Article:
A new genus of horse from Pleistocene North America

We recently published a paper clarifying the origins of a distinctive group of Ice Age horses, the New World Stilt-legged horses.  These horses have very distinctive metapodials that when you see them in the field they jump out as very thin relative to the more robust form of the common Equus lambei forms we commonly find.  Pete Heintzman, who was a post-doc with Beth Shapiro’s group and working on some of our Klondike materials in the Yukon collection along with some fossils we recovered in 2010, isolated mitochondrial and nuclear DNA from these fossils and showed that the stilt-legged horses were not related to the living Asiatic asses such as the Tibetan Kulan or Persian Onager, but rather their own separate New World branch of horses.  And importantly not just a new species, but actually a whole new genus that we call Haringtonhippus after UofA Alum and palaeontologist-extraordinaire C.Richard Harington from the Canadian Museum of Nature who first described the Yukon horses.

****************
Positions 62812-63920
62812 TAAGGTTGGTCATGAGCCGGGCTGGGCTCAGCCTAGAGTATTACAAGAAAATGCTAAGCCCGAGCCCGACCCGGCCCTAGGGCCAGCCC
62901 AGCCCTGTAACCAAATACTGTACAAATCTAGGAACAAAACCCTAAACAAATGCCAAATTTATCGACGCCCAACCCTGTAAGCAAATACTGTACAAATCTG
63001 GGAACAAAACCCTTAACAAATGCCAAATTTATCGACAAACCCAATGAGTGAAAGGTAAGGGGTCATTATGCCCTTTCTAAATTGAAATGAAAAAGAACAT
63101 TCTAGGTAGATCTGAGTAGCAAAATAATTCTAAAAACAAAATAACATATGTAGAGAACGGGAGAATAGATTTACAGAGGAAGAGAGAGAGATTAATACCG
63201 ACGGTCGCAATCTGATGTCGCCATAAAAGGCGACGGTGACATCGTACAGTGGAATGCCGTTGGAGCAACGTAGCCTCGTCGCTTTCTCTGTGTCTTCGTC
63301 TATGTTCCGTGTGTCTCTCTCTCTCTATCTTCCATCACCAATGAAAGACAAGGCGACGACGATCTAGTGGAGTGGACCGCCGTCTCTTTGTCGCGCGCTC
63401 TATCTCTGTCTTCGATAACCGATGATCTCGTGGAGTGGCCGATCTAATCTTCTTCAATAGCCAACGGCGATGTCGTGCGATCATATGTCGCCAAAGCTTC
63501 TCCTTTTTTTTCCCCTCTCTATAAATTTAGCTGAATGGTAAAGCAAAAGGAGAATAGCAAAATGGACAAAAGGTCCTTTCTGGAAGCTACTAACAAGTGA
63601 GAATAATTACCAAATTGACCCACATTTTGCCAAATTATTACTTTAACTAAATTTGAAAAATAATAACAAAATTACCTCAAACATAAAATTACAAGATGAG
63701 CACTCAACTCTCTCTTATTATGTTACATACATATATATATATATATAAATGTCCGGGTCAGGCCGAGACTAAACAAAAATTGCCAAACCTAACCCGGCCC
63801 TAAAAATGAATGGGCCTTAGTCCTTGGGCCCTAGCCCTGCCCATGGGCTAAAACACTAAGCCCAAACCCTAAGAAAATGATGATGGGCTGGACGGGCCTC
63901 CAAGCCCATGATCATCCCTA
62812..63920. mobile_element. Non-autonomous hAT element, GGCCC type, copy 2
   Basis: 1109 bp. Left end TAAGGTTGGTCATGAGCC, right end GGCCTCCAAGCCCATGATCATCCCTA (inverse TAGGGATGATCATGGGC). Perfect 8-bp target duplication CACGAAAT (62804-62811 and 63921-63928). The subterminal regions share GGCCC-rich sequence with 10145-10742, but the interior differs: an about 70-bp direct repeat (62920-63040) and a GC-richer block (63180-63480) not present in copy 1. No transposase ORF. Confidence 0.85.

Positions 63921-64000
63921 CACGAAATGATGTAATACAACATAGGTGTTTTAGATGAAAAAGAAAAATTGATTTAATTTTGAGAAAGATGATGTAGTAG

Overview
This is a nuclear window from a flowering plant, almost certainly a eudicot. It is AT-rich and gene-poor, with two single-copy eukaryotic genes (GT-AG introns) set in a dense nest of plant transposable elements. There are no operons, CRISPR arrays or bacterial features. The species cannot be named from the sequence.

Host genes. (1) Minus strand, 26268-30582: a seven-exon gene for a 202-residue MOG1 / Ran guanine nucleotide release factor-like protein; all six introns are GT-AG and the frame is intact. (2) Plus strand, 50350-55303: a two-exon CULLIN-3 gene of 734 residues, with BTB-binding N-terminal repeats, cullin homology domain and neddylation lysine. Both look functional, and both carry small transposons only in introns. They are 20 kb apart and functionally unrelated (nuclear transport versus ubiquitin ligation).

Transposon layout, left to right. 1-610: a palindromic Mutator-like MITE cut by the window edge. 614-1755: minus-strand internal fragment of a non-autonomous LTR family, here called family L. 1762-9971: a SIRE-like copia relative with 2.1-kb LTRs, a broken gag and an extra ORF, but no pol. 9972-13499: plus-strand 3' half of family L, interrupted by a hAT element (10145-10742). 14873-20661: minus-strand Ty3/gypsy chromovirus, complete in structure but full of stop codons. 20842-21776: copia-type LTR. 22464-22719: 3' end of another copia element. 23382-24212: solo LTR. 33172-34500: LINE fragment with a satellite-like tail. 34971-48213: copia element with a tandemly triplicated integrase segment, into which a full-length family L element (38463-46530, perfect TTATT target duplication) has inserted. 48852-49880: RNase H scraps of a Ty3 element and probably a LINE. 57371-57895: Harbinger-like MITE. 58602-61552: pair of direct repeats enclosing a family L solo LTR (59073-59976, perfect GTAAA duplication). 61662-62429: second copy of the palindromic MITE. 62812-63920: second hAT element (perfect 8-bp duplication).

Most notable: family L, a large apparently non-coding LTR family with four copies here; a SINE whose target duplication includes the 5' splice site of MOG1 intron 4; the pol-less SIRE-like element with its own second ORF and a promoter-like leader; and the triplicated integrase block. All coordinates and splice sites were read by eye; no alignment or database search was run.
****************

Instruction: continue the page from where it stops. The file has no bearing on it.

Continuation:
Pete wrote a popular version of the story here.